From the poles to the equator, marine mammals such as seals, dolphins, and whales, play an important role in global ecosystems as apex predators, ecosystem engineers, and even organic ocean fertilisers. They occupy a diverse range of habitats, from deep sea environments to the Earth's rivers and coastlines, and continue to astound us with their natural beauty.
But did you know that all marine mammals descended from common land-dwelling ancestors? It might be difficult to see that by looking at modern species alone, but that's where the fossil record comes in handy. An accurate picture of their evolution is crucial for helping us to understand the structure of increasingly threatened aquatic ecosystems.
By looking in detail at the fossilised ancestors of marine mammals in order to understand their ecology, we can see that terrestrial mammals returned to the seas millions of years ago – this makes them secondarily aquatic. A major part of this involved the morphological and behavioural adaptations required to become specialised oceanic feeders. Anyone who's ever tried to eat underwater will know exactly what we mean.
Researchers in a recent study have reviewed the patterns of evolution in predatory marine mammals, and constructed a behavioural framework that helps to explain the transition to being able to successfully feed in water.
What they found is that all the different types of marine mammals seem to follow the same large-scale patterns, the same sequence of adaptations, as they became more specialised for underwater feeding. This has resulted in three distinct feeding groups in modern and extinct species: those that use their teeth and jaws to capture prey (raptorial feeders), suction feeders, and filter feeders, such as the largest whale species.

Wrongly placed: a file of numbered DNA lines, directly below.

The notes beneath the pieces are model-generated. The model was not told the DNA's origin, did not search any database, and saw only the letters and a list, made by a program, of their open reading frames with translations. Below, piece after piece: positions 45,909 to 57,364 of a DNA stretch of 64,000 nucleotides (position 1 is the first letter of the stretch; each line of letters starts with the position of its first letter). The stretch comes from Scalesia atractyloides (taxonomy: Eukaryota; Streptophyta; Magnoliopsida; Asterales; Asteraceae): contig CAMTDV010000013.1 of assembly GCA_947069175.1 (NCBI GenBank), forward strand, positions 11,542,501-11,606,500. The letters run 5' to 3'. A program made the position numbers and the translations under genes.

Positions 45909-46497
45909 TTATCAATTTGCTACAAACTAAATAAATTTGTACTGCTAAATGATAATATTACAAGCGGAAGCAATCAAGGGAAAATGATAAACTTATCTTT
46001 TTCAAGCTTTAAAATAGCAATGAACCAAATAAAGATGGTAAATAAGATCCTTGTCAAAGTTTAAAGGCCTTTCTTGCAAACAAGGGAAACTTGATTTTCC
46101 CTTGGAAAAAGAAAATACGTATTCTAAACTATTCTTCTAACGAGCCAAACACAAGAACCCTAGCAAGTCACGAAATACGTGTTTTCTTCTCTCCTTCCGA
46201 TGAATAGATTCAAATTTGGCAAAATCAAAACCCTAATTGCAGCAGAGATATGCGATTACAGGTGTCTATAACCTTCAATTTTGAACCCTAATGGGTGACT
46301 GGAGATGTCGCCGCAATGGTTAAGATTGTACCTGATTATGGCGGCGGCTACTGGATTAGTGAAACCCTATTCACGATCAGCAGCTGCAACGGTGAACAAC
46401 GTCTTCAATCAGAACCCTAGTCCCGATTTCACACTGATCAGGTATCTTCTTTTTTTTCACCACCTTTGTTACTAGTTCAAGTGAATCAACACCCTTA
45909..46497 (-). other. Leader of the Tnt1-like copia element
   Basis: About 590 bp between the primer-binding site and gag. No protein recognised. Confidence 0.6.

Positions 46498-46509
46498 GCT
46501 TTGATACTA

The new framework seeks to explain these adaptations by involving a cycle consisting of four different stages: prey capture, prey manipulation and processing, water removal, and prey swallowing. Each stage is part of a logical sequence that follows a terrestrial origin through to an increasingly marine feeding style.
Each part of the cycle also requires a distinct set of morphological adaptations in order to achieve, and therefore a different behaviour, but remains common as a process for each marine mammal lineage. Some animals even have the ability to use two different strategies on different prey types. For example, a leopard seal might use a 'raptorial' style when hunting a penguin, but can also filter feed when consuming krill (the other way around might be more difficult).
This implies two things, evolutionarily. Firstly, that an ability to feed underwater is constrained in terms of the process of adaptation – you need to follow a specialised set of rules in order to survive. The same sort of pattern can be seen in birds, pterosaurs, and bats – all distinct lineages that independently learned how to fly. Secondly, as marine mammals also occupy a range of different feeding styles, from filter feeders to hypercarnivores, this process of adaptation seems to ultimately open up a wide diversity of possibilities for feeding behaviours.
This is important, as it shows us how using the fossil record opens up the process of evolution, as opposed just to looking at a product of it by focusing exclusively on modern animals.
Lesson: Don't try and understand evolution without looking at the fossil record.
Explore further: When mammals took to water they needed a few tricks to eat their underwater prey
David P. Hocking et al. A behavioural framework for the evolution of feeding in predatory aquatic mammals, Proceedings of the Royal Society B: Biological Sciences (2017). DOI: 10.1098/rspb.2016.2750